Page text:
EU market protection, farmers’ income dominate French livestock summit talks

"Who can understand that we import products into Europe that should not be produced there? It's against the environment and it destroys our agriculture," France's agrifood minister Julien Denormandie tweeted ahead of the summit. [Ian Spencer Langsdon/epa]

During France’s upcoming EU Council presidency, reciprocity will be the name of the game for its Agriculture Minister Julien Denormandie, who took the opportunity during a recent agricultural summit to emphasise the importance of protecting the European market and farmers’ wages. EURACTIV France reports.

France’s livestock summit began in Clermont-Ferrand on Tuesday (5 October), where the subject of unfair competition dominated debates, just a few months before France takes over the rotating EU Council presidency in January.

Denormandie promised to raise the issue of so-called ‘mirror clauses’ at the EU level during those six months at the helm.

“Who can understand that we import products into Europe that should not be produced there? It’s against the environment and it destroys our agriculture,” he tweeted on Monday.

With the European Green Deal and the new Common Agriculture Policy (CAP) imposing more rigorous environmental and health standards across Europe, societal demands are growing to show greater respect for animal welfare.

French MEP Jérémy Decerle from the centrist Renew Europe political group told EURACTIV that Europe’s efforts should also be reciprocated in trade deals with other countries. “If Europe continues to increase the quality of its food, this will require reciprocity in international trade”.

Another French Renew MEP, Irène Tolleret, told EURACTIV that the European Green Deal should be tweaked “to remove the unrealistic elements” and make it a “concrete, pragmatic policy that respects what already exists”.

According to her, the European agricultural world is ready to meet the sustainability requirements formulated by European Commission’s Green Deal. But farmers must continue to be supported in order to achieve Europe’s green goals, she argued, saying this will avoid a decline in EU production and increased imports from abroad that would only result in more greenhouse gas emissions overall.

“The biggest hole in the racket is the protection of the European market,” Tolleret said. “We cannot implement this policy of the Green Deal if we do not have the means to protect our market.”

Without means to support the implementation of the Green Deal, we will “create a two-tier food system and we will kill the most fragile agricultural sectors,” she warned.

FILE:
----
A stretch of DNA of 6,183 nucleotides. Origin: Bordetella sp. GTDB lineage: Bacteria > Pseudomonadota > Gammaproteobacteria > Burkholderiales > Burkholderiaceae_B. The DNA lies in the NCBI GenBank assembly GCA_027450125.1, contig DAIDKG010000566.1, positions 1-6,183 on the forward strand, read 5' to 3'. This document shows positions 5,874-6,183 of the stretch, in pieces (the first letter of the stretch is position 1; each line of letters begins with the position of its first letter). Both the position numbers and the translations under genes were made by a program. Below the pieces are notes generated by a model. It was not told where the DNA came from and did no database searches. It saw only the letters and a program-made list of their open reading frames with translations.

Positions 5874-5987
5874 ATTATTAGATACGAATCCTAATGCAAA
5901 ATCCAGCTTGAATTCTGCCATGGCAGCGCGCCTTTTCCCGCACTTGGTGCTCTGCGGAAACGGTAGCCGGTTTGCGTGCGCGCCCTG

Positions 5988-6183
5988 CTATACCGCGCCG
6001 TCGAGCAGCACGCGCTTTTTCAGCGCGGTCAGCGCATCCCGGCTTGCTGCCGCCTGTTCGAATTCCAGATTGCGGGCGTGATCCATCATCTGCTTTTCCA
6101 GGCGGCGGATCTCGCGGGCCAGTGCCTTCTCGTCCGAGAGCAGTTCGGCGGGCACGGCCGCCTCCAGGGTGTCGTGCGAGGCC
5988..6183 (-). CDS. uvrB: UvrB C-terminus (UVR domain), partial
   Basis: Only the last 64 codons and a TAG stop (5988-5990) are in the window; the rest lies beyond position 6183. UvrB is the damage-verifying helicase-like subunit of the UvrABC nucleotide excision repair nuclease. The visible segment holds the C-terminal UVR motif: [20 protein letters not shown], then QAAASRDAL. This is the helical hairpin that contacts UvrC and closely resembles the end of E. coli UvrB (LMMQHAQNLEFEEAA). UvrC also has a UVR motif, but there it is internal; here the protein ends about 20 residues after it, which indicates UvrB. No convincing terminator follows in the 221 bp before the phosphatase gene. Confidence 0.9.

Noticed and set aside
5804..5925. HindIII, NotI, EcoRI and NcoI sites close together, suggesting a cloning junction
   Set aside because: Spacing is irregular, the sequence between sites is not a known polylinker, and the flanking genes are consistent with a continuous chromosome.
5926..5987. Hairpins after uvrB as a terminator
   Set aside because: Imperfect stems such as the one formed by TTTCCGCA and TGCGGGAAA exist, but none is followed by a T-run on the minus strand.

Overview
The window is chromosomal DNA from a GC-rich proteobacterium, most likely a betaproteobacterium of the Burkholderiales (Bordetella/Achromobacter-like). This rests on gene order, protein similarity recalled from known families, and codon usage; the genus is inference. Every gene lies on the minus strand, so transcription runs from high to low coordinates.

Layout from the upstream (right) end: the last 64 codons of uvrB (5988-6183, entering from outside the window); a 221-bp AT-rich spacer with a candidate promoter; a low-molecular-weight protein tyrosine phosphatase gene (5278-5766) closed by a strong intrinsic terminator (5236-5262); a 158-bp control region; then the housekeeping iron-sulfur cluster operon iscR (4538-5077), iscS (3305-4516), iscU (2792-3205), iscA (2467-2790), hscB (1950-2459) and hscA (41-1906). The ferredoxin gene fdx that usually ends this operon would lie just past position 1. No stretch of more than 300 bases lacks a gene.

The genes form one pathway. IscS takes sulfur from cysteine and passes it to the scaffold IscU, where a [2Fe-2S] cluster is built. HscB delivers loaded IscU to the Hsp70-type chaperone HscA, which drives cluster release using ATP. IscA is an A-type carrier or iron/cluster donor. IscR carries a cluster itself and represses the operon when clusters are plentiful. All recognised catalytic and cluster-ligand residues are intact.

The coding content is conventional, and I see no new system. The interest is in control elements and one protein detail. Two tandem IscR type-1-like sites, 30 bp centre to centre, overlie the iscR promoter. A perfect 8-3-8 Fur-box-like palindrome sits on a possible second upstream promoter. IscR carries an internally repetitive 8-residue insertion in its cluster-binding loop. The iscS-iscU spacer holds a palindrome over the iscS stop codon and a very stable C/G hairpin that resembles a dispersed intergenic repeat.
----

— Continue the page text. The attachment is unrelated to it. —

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Farmers’ income

Another burning issue related to farmers’ income, the question of fair price negotiations between farmers and mass distribution in France was raised again during the summit.

On Monday, a day before the summit, French MPs and Senators adopted a bill known as “Loi Egalim 2”, which aims to protect farmers’ income.

“Our job is to make sure everyone respects the new rules of the game,” Denormandie said at the summit on Tuesday in reference to the proposed law, which aims at giving farmers more room for manoeuvre when they negotiate the sale prices of their products with supermarket chains.

The minister admitted that the law currently in force (“Loi Egalim”) “has not been sufficient at all” to guarantee acceptable incomes for French farmers.

“We know today that a producer is not paid enough because the price is too heavily absorbed by the industrialists and supermarkets,” Denormandie told radio broadcaster France Bleu during the summit.

Denormandie also said he wishes cattle marketing to be subject to contracts from 2022, according to reports by agriculture newspaper Réussir.

While this news was welcomed by the National Bovine Federation, which sees it as the best way to restore transparency in commercial relations and allow producers to have a say in the negotiation of prices for their animals, breeders were not all in favour.

In a statement published on Wednesday, the Coordination Rurale union called for the contractualisation to be voluntary.

“If the contracts were price-bearing, farmers would move towards this approach of their own accord,” said the head of the union’s meat section, Alexandre Armel. “Otherwise, [contractualisation] is still preventing them from taking control of their marketing,” he added.

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